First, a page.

Calais: A Call to Action

Calais: A Call to Action

It seems as if something in the consciousness of our society has recently snapped. For well over a century the right wing press and the politicians have demonised migrants, labelling them as scroungers and criminals. They confidently repeated their views as the opinion of the majority.

This attitude, the kind behind articles that spoke of inconvenience to British holiday makers as the worst result of a refugee crisis, sat oddly next to other stories that were emerging. Stories of war torn cities in Syria, of boats crowded with desperate families, of millions in Turkish and Lebanese refugee camps, and most strikingly of those who had died on the shores trying to reach safety.

Hundreds of thousands of (mostly working class) people decided that not only that the old attitude was bullshit, but that they were going to do something about it. What followed is perhaps the largest humanitarian mobilisation to occur without the backing, or the need, of the major charities and non-government groups.

Activity sprung up across the UK as working class people became intent on showing their solidarity with migrants stranded in Calais by the government’s border policy. They raised funds, gathered clothes, tents, and other essentials and continue to make there way over with vans of volunteers. Others offered up rooms in their homes to house migrants, donated money, and came out in huge numbers on ‘refugees welcome here’ marches. Further afield aid stations were created on the edge of Europe, and people gathered to welcome and support those arriving by train and bus.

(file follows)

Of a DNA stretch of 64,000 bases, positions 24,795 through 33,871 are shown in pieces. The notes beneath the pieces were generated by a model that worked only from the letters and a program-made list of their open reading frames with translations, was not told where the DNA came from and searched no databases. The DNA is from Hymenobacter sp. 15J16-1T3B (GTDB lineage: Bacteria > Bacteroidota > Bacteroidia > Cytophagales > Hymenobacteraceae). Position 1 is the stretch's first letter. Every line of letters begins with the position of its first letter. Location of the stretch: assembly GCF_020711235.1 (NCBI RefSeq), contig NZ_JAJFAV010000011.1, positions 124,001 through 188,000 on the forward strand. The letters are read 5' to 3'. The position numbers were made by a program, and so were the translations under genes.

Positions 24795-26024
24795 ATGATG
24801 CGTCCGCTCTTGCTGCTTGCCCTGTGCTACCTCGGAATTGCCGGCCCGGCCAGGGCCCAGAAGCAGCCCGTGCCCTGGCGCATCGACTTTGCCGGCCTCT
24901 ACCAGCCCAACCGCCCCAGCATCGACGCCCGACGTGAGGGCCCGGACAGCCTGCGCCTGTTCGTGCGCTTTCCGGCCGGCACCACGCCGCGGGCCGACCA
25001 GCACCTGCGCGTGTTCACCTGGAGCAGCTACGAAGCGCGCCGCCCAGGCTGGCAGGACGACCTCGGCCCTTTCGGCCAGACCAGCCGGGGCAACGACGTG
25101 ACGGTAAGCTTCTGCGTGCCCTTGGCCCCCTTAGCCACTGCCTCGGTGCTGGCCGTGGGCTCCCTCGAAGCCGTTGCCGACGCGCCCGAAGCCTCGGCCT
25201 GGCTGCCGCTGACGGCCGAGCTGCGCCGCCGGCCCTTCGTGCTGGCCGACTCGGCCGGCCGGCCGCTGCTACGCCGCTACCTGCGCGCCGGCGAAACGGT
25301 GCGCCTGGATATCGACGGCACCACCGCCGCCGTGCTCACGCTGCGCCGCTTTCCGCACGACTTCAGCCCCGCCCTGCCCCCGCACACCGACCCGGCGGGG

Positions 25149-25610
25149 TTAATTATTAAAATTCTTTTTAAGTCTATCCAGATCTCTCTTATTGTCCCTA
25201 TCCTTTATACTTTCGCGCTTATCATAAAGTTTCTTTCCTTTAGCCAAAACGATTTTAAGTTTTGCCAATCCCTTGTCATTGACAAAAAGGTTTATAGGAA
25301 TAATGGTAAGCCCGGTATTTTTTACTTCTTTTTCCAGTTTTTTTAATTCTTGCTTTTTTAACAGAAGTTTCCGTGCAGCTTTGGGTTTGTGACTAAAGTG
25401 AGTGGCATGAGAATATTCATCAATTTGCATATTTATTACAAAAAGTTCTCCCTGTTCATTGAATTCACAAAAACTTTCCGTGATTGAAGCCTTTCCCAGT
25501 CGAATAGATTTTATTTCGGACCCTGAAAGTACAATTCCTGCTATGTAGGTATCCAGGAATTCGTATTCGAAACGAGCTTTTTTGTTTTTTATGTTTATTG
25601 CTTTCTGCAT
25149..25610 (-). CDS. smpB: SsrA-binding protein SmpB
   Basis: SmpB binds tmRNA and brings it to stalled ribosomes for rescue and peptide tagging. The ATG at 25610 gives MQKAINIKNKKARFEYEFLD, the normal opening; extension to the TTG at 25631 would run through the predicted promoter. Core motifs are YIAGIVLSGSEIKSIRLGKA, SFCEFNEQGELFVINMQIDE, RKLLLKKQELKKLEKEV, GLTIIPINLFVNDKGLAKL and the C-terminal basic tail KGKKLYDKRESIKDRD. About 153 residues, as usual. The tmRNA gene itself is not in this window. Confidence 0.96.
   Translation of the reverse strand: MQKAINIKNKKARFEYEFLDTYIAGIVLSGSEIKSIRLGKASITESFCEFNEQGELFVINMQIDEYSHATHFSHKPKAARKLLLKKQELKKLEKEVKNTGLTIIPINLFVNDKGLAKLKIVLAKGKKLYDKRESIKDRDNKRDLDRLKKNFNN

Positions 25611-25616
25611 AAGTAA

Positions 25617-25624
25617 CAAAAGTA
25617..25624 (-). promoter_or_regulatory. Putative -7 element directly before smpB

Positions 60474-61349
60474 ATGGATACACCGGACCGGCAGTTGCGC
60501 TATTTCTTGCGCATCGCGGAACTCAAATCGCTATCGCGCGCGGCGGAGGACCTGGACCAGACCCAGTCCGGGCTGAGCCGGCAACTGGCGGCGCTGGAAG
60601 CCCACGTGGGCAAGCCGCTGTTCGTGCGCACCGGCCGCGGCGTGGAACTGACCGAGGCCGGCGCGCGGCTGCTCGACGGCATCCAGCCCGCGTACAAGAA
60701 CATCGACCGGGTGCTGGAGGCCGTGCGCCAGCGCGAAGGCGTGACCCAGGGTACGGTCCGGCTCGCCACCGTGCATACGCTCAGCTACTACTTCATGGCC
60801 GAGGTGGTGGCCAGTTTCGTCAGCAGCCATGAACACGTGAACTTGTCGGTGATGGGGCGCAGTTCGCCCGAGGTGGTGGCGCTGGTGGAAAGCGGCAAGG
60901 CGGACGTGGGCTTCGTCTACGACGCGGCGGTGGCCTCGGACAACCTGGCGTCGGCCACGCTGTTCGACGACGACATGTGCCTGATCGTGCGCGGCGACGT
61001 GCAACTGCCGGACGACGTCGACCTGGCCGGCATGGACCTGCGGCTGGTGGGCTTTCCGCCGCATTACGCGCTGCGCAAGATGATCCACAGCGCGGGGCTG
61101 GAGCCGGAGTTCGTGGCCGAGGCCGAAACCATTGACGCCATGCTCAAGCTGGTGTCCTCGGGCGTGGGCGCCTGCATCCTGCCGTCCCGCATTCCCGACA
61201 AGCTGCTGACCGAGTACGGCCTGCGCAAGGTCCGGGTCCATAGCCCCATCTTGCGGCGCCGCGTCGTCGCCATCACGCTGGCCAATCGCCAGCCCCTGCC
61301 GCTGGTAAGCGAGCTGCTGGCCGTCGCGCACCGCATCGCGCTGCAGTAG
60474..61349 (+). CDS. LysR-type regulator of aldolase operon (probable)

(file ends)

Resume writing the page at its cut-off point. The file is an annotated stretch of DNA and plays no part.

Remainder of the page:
This has been an inspiring show of human empathy, that has gone beyond old models of charity to a genuine show of mutual aid and solidarity across borders. It isn’t just hand outs that are on offer, it is an honest attempt to stand shoulder to shoulder with those forced from their homes. Nowhere is this clearer than on the ground in Calais itself where migrants organising marches against their mistreatment were joined by visitors and locals (pictured).


A real difference is being made, and can continue to be made despite politician’s lies, the anti-migrant crackdown by police across the continent, and the inevitable backlash from dis-empowered racists on the far right. Solidarity is the greatest weapon of the international working class, and with it changes can be won for all of us, wherever we are from.


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